However, the Wall Street Journal published a recent review of a book written by a respected journalist about Ghandi -- the review questions not only Ghandi's demigod status, but also his relative 'sainthood' in popular thought. I'm going to post a short list of bullet points summarizing the article below if your interested.
And while some of the points listed below re: Ghandi's life surprised me (and, in some cases, disgusted me), I'm honestly don't write this in order to start a "Ghandi-bashing" session. Only that, in examining the less glorious details of his life, I'm reminded that Ghandi stands as one of many in a long line:
Another reason to hope for a better righteousness.
His life is worth examining, worth considering. But like all lives of our heroes, the glimmer of righteousness exemplified in their lives leaves us thirsting for a full-blown, "won't let us down" righteousness that we can put our faith & hope in.
Veiled Grace, Flawed Righteousness. In fact, this basic truth helps us understand the Old Testament better and how it all points Jesus. The Old Testament, from Genesis 3 to Malachi (good book), displays two major threads: Veiled Grace and Flawed Righteousness. The grace of God: but the kind of grace that comes and goes, through covenants that can't permanently change hearts, and generally God working in a way that was often in the shadows. I could write more on that, but I'd like to focus on the people we see in the Old Testament.
There are so many heroes of the Old Testament who are examples of Flawed Righteousness , including the sacred triumvirate -- the three most widely respected and admired OT figures by your average Jewish person. Abraham, Moses, and David. Great men of great faith, but deeply flawed. Abraham's rap sheet includes two potentially life-altering lies to his wife and commits adultery with a woman who is not his wife. Moses kills a man. David had a man killed in order to sleep with his wife and doesn't really admit to doing anything wrong for at least nine months. So, yeah, Abraham, Moses, and David would've been fired from your church.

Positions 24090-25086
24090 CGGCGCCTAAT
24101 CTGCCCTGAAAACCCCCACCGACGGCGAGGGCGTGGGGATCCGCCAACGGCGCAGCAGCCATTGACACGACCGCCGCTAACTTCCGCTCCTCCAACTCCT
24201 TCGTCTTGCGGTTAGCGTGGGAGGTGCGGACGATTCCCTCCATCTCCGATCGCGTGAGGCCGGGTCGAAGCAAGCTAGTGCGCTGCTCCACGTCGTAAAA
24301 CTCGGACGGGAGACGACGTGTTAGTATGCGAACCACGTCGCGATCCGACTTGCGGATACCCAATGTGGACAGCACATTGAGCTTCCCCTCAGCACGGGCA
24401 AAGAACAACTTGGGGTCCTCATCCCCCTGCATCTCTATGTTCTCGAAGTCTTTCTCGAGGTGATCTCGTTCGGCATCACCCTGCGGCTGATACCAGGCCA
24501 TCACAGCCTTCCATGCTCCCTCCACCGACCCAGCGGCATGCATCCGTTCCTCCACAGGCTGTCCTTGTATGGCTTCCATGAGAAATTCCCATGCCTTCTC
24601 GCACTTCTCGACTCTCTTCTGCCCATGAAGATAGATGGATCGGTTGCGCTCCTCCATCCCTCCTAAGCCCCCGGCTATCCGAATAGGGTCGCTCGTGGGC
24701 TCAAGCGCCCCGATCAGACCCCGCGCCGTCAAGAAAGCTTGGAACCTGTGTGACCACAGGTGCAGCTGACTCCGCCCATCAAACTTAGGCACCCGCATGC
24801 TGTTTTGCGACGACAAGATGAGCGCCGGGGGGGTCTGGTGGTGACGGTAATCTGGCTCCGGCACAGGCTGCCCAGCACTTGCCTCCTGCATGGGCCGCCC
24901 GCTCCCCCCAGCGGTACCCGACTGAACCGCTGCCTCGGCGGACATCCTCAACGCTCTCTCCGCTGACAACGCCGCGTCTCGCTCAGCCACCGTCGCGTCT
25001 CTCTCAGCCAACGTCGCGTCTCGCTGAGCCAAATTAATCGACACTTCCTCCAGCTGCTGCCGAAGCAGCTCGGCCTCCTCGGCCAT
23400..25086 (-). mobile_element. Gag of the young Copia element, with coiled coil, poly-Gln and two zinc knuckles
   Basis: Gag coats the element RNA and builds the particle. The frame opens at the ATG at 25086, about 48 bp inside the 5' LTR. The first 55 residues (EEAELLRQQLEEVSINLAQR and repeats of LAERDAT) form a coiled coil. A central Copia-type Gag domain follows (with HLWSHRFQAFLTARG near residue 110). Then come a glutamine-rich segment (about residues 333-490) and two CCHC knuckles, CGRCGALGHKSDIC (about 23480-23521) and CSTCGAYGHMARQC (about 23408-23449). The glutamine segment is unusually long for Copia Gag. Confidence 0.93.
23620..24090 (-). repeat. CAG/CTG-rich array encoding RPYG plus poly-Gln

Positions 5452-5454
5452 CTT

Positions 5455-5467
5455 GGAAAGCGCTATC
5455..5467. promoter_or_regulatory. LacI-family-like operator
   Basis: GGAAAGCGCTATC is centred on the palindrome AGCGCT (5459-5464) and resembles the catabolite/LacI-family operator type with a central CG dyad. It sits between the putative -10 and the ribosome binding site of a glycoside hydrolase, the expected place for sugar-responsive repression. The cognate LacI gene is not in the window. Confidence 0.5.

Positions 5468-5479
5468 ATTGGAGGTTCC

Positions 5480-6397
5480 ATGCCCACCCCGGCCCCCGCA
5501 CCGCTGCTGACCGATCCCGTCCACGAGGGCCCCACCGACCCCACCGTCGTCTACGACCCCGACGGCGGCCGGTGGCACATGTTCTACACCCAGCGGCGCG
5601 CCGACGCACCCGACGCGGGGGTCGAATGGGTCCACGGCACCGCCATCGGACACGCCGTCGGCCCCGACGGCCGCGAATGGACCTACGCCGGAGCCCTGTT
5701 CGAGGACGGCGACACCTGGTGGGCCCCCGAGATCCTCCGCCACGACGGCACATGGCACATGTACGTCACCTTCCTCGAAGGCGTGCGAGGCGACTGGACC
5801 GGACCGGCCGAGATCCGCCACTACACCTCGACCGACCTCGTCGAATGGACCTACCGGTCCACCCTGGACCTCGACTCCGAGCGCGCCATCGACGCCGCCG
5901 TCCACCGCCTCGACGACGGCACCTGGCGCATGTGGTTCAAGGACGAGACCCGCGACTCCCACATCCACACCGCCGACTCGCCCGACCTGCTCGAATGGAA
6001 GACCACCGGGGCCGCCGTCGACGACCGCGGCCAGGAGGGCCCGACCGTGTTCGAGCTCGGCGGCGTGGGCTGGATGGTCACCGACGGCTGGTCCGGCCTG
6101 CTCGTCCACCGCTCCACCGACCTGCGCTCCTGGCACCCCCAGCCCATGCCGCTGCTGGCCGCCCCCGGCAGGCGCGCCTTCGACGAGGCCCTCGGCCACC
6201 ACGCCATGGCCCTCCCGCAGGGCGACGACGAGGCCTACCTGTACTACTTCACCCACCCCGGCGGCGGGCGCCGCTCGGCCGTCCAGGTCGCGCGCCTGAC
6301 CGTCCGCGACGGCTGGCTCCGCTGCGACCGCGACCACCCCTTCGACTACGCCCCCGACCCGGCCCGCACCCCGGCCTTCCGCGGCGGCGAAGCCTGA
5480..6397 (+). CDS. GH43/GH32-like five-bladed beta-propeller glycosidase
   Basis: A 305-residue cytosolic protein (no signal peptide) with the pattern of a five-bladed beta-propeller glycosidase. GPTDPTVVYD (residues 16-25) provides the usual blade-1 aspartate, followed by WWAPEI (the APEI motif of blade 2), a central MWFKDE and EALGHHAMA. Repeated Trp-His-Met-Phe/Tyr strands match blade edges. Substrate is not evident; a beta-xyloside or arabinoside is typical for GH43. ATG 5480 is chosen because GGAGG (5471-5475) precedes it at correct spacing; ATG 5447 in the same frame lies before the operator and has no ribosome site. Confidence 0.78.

How to benefit from lives of flawed righteousness. When observing lives of flawed righteousness (and I mean that in an admiring manner) whether in your everyday life, in recent history (see Ghandi), or in the Old Testament, ask yourself:
- Where do I see God's righteousness displayed, though flawed?
- What righteous aspect of this person's life do I see fully fulfilled and gloriously magnified in Jesus Christ?
In doing this, we can continue to read biographies, listen to stories, and watch uplifting accounts of real lives while letting such accounts deepen our thirst for a fuller righteousness and ultimately point us (and others) to Him who is and can freely give perfect righteousness:
17 If, because of one man's trespass, death reigned through that one man,
much more will those who receive the abundance of grace and the free gift
of righteousness reign in life through the one man Jesus Christ. 18 Therefore,
as one trespass led to condemnation for all men, so one act of righteousness
leads to justification and life for all men. 19 For as by the one man's
disobedience the many were made sinners, so by the one man's obedience
the many will be made righteous (Romans 5: 17-19).
(If Interested) Bullet Points re: The Flaws in the righteousness of Ghandi.
- Although credited with leading India to independence from Britain, Gandhi also jeopardized this effort. Between 1900 and 1922, he suspended his civil disobedience at least three times, even though more than 15,000 supporters were in jail for the cause. (When Britain finally did withdraw from India, it was largely motivated by their anti-imperialist Prime Minister, Clement Attlee, and the fact that Britain was nearly bankrupt from the war.)
- Gandhi was dangerously unwise politically. He advised the Jews to adopt nonviolence toward the Nazis, and wrote a letter to Hitler starting with the words “My friend”. He also advised the Jews of Palestine to “rely on the goodwill of the Arabs”. Fortunately for their existence, the Jews ignored him.